Just as I wasn’t the only kid whose childhood revolved around Star Wars, it wouldn’t be terribly original to admit I had a crush on Princess Leia. As first-loves go, a kid could do far worse. Yes, Leia happened to be beautiful, but she didn’t have time to be admired—she had a rebellion to lead. And if some slug was stupid enough to dress her in a bikini and treat her like an object, you could bet he’d live to regret it. Despite being captured in the opening moments of Episode IV, she was no damsel. And when the rogue and the farmboy managed to bungle her rescue, Leia just rolled her eyes, grabbed a blaster and rescued them instead. Born into the most powerful Jedi family in history, she had no interest in being “the other Skywalker.” She chose her own path—that of leader. But she also taught me that “tough” and “vulnerable” are not mutually exclusive. She looked tyranny in the eye without blinking. She mourned a dead planet. She fell in love with a scoundrel. She fought tirelessly for an ideal. She commanded with compassion. She was a friend to furry, woodland creatures. And, before you start harping on that ill-advised, fraternal kiss—hey, don’t blame the character for a writer’s poor planning (yeah, I said it). Leia is one of the richest, most complex characters in all of fiction. She’s an inspiration to women, but she was an illustration to me—an example to be admired, and a lesson in respect. It is through this lens that I look at the “fans” complaining about girl-power in the recent Star Wars films and have to ask “Are you all half-witted Nerf-herders?!” Leia Organa paved the way for Rey, Jyn Urso, and a host of others. She is the blueprint for a strong, female character, and her influence can be felt both within fiction and without.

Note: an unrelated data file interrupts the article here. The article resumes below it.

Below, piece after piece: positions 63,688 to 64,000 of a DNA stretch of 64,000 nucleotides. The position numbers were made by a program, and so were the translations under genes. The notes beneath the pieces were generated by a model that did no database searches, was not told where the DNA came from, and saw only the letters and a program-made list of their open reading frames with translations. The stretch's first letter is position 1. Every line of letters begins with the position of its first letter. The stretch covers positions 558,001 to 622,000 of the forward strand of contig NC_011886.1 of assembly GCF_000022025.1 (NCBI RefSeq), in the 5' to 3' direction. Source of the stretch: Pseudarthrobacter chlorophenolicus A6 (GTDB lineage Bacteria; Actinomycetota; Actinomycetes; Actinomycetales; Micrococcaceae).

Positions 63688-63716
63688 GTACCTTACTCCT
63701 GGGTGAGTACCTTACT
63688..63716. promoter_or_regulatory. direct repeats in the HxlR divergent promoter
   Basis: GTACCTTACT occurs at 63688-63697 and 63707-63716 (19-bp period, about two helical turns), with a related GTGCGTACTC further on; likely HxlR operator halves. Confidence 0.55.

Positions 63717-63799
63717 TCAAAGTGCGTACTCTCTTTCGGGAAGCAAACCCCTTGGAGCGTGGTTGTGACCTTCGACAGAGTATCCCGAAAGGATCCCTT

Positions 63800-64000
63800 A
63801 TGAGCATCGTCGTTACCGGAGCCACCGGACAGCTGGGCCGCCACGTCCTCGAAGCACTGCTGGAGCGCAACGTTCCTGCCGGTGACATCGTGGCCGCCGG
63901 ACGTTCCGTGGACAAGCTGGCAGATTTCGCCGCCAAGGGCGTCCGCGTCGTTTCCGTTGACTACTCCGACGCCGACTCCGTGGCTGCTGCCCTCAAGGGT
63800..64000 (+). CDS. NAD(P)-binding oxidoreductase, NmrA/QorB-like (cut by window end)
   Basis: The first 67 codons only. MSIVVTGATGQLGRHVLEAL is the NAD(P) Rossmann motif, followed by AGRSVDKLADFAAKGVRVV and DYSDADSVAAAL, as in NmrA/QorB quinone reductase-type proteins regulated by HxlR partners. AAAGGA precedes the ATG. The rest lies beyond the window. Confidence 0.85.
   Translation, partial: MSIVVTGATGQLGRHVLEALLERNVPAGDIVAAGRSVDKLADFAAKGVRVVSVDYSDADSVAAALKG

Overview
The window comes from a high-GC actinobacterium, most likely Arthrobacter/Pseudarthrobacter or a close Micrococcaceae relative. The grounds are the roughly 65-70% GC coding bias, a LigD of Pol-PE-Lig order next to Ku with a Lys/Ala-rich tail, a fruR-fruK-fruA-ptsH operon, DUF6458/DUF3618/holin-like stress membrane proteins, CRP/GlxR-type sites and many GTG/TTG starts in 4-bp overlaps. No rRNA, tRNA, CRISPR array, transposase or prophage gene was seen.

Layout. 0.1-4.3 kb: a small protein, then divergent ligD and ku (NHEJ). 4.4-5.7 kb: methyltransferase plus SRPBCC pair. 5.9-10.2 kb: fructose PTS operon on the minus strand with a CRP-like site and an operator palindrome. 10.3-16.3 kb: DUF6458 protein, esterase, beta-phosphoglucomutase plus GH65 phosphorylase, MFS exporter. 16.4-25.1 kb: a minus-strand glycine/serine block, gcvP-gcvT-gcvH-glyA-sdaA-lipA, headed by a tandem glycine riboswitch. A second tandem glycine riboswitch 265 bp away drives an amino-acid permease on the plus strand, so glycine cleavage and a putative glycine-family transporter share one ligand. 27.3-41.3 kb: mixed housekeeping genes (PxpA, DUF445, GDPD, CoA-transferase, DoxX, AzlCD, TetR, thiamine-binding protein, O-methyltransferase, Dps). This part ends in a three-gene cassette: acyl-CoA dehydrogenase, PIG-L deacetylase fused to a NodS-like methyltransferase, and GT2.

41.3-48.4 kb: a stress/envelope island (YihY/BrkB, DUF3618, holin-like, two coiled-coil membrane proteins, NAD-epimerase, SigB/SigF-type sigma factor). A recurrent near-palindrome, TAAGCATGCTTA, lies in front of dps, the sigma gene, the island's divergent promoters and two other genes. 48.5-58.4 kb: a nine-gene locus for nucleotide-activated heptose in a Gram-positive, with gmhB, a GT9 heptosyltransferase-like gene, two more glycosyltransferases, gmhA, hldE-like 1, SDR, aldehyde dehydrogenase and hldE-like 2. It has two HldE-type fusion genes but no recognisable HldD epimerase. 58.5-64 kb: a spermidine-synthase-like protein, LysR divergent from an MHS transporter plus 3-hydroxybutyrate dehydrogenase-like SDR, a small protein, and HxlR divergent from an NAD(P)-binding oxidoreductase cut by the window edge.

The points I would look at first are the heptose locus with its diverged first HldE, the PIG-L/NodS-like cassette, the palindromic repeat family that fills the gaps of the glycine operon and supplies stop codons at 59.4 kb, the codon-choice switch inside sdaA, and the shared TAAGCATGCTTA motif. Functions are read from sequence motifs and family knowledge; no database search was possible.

But what helps Leia transcend fiction is that the woman behind her was just as complex, just as inspirational as the character herself. Carrie Fisher was born a princess—Hollywood royalty, and heir to the pressures that came with her station. She struggled with bipolar disorder and addiction for most of her life. But Carrie never ran from the drama, nor did she hide behind it. She embraced her demons with humor and aplomb. Through writing and interviews, she showed us that, hey, we’ve all got problems, but that’s okay. She didn’t make excuses, but she wasn’t ashamed, either. She laughed at herself without becoming a joke. As someone who struggles with depression, anxiety, and a dozen minor tics I can’t even put to name, Carrie was a shining example that nobody’s perfect, but those imperfections don’t have to define you.
This has been a rough year for many, and there is an uncertain year looming on the horizon. This latest blow has been especially hard. As I struggled to process this loss, nothing helped so much as this potent rallying cry from author K O’Shea, who reminded us that both Carrie and Leia were fighters.
Fight on the front lines. Strangle fascists with the chains they would have you wear. Be a motherfuckin' general.
I started to title this post "A Great Disturbance in the Force." But that's just me mourning Carrie Fisher the person. The truth is that she leaves behind a legacy, and her spirit will be with us. Always.
Goodbye, Your Worship. May the Force be with you.